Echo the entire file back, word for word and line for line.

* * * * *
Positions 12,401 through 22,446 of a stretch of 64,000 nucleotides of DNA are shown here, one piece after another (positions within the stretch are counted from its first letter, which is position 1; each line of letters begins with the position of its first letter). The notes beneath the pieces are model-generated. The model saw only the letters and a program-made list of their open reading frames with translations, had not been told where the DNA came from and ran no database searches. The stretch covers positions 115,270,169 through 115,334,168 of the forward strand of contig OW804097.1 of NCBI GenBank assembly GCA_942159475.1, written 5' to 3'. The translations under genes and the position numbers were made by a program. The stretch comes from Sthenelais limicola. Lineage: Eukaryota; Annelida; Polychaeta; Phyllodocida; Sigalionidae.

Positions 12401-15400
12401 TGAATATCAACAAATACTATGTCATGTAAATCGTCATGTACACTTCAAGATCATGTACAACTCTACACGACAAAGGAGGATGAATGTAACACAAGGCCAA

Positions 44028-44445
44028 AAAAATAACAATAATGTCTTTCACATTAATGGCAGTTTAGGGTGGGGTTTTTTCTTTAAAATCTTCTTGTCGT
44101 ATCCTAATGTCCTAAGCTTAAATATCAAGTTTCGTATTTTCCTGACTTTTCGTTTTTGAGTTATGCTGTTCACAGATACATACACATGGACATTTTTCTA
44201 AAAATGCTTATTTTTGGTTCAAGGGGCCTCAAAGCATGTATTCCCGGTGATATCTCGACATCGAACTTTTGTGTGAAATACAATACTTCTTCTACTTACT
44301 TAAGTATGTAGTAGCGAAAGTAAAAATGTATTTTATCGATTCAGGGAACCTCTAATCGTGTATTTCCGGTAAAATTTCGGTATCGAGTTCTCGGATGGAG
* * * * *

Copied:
Positions 12,401 through 22,446 of a stretch of 64,000 nucleotides of DNA are shown here, one piece after another (positions within the stretch are counted from its first letter, which is position 1; each line of letters begins with the position of its first letter). The notes beneath the pieces are model-generated. The model saw only the letters and a program-made list of their open reading frames with translations, had not been told where the DNA came from and ran no database searches. The stretch covers positions 115,270,169 through 115,334,168 of the forward strand of contig OW804097.1 of NCBI GenBank assembly GCA_942159475.1, written 5' to 3'. The translations under genes and the position numbers were made by a program. The stretch comes from Sthenelais limicola. Lineage: Eukaryota; Annelida; Polychaeta; Phyllodocida; Sigalionidae.

Positions 12401-15400
12401 TGAATATCAACAAATACTATGTCATGTAAATCGTCATGTACACTTCAAGATCATGTACAACTCTACACGACAAAGGAGGATGAATGTAACACAAGGCCAA

Positions 44028-44445
44028 AAAAATAACAATAATGTCTTTCACATTAATGGCAGTTTAGGGTGGGGTTTTTTCTTTAAAATCTTCTTGTCGT
44101 ATCCTAATGTCCTAAGCTTAAATATCAAGTTTCGTATTTTCCTGACTTTTCGTTTTTGAGTTATGCTGTTCACAGATACATACACATGGACATTTTTCTA
44201 AAAATGCTTATTTTTGGTTCAAGGGGCCTCAAAGCATGTATTCCCGGTGATATCTCGACATCGAACTTTTGTGTGAAATACAATACTTCTTCTACTTACT
44301 TAAGTATGTAGTAGCGAAAGTAAAAATGTATTTTATCGATTCAGGGAACCTCTAATCGTGTATTTCCGGTAAAATTTCGGTATCGAGTTCTCGGATGGAG